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Why Your ‘Fix the World’ Dream is Just a Fantasy

Why your fix the world dream is just a fantasyWhat’s Behind This ‘Noble’ Desire of Achievers to Fix the World?

Some people have grandiose visions of effecting major changes in the world and its people. Others, like Mother Theresa for one, just want to serve – to help people.

I can’t count the times I’ve heard people express the desire to fix the world. Why do so many entrepreneurs and achievers desperately want to accomplish this feet? Is it a selfless and noble notion or is there something else behind it?

Serving Others vs. Effecting Change

If you’re an achiever and in the business of helping others, you really need to honestly assess which of the two motives drives you. The difference is significant.

  1. Service: It’s about giving, sacrificing, teaching, and of course, helping others.
  2. Fixing the world: While it can appear to be all about helping others, it’s more akin to finding fault, forcing the issue, and expecting others to conform.

If you see yourself in the second camp, you might balk at my assertion. But, hear me out. You may find that you’d really rather be in the service business rather than the fixing business. If you look with an open mind you can see that one is more inner-driven and selfless and the other is more outer-driven and self-serving.

Let’s look into these “inner driven” and “outer driven” motivations.

The Mind or the Heart

It’s all about where one is coming from. When the heart is driving the desire and action there is true service and giving without any thought of personal gain, attention, or even the desire for others to change. On the other hand, the mind, left to its own devices, wants to take over and will seek to be rewarded for its good deeds.

When the mind takes over and runs the show, ego sets in and “service” becomes more about the provider than the ones being provided for.

Let’s back up even another step to get to the root of the issue. Often our desire to “help” stems from an inability to cope with the realities of the world around us, e.g. people are crazy – why do they do such things? This is a driving force for many.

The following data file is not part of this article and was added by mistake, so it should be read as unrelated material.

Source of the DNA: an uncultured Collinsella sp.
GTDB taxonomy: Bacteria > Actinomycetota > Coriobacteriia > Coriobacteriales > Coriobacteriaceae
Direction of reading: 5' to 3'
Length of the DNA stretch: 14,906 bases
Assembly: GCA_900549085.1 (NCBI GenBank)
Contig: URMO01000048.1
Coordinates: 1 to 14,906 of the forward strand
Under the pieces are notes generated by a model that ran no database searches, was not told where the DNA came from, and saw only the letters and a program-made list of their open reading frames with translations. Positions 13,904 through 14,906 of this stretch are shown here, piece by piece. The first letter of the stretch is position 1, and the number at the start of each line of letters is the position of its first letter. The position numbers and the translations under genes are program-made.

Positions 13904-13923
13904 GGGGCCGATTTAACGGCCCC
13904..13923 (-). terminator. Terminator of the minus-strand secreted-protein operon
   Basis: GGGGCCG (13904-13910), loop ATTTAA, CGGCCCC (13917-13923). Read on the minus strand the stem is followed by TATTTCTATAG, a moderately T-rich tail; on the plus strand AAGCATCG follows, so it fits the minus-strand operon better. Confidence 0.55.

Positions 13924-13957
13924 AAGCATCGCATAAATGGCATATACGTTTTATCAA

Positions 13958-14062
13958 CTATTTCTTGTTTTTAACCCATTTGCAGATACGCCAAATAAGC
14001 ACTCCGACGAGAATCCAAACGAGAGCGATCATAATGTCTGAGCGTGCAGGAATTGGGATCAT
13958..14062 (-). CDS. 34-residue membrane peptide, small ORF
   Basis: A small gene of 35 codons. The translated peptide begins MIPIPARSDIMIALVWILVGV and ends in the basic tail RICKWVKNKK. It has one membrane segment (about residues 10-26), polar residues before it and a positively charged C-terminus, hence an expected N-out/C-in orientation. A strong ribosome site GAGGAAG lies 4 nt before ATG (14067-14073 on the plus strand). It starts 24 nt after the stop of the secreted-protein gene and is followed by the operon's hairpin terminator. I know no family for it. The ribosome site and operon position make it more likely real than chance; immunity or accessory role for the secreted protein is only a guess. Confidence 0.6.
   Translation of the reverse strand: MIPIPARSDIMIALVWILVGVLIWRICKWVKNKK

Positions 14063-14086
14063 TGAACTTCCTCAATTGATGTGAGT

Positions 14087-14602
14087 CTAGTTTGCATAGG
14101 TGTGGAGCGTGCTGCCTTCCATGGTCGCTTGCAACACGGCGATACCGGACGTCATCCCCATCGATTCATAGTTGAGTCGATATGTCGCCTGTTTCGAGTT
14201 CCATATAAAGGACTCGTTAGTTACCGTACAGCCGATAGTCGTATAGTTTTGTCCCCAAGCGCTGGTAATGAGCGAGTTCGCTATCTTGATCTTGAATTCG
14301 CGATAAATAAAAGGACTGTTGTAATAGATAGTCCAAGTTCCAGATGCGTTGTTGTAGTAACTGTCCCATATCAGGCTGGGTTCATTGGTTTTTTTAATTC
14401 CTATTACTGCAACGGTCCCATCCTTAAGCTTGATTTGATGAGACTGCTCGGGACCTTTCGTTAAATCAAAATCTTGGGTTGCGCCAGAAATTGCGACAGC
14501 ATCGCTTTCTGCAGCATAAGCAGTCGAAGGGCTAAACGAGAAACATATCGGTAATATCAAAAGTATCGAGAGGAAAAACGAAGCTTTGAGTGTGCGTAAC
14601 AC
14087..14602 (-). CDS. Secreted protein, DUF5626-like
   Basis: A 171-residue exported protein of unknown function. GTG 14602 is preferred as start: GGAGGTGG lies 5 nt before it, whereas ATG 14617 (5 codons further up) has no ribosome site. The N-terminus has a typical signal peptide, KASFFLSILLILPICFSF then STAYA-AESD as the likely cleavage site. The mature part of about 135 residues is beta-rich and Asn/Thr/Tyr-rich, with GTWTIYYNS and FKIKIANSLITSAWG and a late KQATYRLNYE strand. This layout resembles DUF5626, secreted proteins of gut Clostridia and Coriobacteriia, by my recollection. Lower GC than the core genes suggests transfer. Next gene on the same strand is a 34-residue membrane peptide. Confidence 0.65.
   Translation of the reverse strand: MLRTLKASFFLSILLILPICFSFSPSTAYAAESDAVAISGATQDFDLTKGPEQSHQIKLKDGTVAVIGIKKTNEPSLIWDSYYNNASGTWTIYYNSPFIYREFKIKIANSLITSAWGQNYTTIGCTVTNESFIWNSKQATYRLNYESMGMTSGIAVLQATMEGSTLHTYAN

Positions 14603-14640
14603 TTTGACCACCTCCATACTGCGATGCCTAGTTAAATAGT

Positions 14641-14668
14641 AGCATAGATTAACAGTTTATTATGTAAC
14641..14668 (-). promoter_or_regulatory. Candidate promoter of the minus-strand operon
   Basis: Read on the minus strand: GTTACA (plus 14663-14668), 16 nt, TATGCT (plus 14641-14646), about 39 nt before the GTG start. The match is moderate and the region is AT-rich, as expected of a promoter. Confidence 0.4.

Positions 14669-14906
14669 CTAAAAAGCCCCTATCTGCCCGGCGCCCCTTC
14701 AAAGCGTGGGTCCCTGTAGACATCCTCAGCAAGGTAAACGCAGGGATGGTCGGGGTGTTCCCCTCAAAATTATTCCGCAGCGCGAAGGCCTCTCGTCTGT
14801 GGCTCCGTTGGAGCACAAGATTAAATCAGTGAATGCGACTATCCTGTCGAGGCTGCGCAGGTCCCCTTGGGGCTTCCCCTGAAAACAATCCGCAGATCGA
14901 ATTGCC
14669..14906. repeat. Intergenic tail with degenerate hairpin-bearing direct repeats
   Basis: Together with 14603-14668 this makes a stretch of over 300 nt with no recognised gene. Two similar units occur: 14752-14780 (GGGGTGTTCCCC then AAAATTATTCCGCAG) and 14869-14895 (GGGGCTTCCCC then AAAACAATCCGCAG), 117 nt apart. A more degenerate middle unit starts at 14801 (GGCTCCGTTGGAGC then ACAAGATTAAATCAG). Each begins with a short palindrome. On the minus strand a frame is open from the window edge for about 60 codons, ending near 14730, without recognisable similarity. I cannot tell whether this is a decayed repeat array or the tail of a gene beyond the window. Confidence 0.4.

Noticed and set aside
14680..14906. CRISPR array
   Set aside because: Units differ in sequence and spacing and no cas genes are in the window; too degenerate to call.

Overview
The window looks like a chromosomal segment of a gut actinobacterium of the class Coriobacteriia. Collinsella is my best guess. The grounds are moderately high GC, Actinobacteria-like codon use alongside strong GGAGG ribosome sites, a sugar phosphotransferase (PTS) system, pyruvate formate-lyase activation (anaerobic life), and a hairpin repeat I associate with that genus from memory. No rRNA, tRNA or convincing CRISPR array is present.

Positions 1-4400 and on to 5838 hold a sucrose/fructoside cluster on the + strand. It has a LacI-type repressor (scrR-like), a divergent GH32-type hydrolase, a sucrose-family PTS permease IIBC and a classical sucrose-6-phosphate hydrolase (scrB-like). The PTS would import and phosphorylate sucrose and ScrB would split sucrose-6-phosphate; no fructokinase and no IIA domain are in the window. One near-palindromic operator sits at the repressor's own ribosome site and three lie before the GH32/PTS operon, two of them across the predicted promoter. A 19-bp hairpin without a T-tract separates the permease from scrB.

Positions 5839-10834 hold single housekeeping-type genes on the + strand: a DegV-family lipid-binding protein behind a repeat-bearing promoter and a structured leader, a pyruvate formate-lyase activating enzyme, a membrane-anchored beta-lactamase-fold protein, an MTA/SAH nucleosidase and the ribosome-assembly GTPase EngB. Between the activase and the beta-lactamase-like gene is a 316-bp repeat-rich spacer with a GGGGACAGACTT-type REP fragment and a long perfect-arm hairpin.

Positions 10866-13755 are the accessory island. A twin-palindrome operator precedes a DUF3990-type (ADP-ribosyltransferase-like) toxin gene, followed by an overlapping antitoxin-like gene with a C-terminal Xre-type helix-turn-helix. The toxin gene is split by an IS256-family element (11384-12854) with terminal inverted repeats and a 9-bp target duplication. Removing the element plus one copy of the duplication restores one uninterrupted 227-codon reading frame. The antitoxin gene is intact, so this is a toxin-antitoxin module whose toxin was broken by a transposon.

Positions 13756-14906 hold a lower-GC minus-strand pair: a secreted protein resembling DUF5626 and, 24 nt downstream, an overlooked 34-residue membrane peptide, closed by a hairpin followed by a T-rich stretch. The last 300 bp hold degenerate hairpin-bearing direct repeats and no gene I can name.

I’m Right – You’re Wrong

How can we tell if our actions are from the heart or the mind? And how do we know if what we’re really doing is compensating for a lack of an ability to cope? A great way is to determine what’s behind our desire.

Let’s look at why we argue for example. Arguments are nothing more than an outward expression of the conviction that “I’m right and you’re wrong!” When arguments become excessive, they are damaging to our personal relationships.

Digging in and totally investing in one’s “I’m right – you’re wrong” position is a condemnation of another’s opinions and actions. It is a judgment stemming from insecurity and frustration and becomes an act of self-bolstering.

The desire to “fix the world” is like an argument with life itself and betrays our inability to cope with it. The result is a shift from the natural desire to serve into a desire to fix things so others are less confusing, scary, and disorderly for us!

What Drives You?

If you’ve ever thought you wanted to fix the world, perhaps it’s time to reassess your motivation. Is it just a coping mechanism? I believe it probably is. But, that doesn’t mean your heart doesn’t want to serve because it’s not just about people being crazy or different.

There are wars. There is starvation. We do have diseases and ignorance in this world. These have always been with us. It’s part of the evolution of mankind.  So … can we stop “arguing with the world” long enough to see that fixing is fantasy and serving works every time?

Listen to your heart without the mind interfering. What you really want is peace despite the choices “the world” makes. And from this place of peace, you want to give, to serve, to love and be loved.

Serve your fellow man without expectations. Give them options, and let them make their choices.

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2 comments on “Why Your ‘Fix the World’ Dream is Just a Fantasy

  1. Mary Stephenson on said:

    Hi Carmelo

    I know what you mean about people wanting to fix the world. It is only their opinion that things need fixing. Sure a lot of people could use help and there are things that are absolutely wrong. But you can’t fix, you can help and serve as you say. And you shouldn’t also feel guilty if you can’t help. We can’t fix all the wrongs, we can’t go behind our fellow man and clean up the mess they have made of things, even when they are wrong about what they do. Then there is our idea of what is not right, who gave us the right to say what is wrong or right.

    My idea of this is help someone in little ways but only if you do from your heart and expect nothing in return. A smile or a thank you is an extra bonus.

    For those that think things need to be fixed need to put their own money into it and not expect others to do it. There are always the do-gooders that can rant and rave about what everyone else should do, but their own lives are a mess, including their families.

    Good post.


  2. Carmelo Bryan on said:

    Hi Mary!

    Good to see you returned. Thank you for your patience and especially for your wise and thoughtful comments. The world is a complex mix of viewpoints, events, and purposes. We’d do well to go about our business to the best of our abilities and effect “change” in even the tiniest ways … especially within ourselves.

    You’re so right, who are we to judge and just as importantly why? It doesn’t serve us or the person we’re judging.

    Thanks again, Mary … see you soon.


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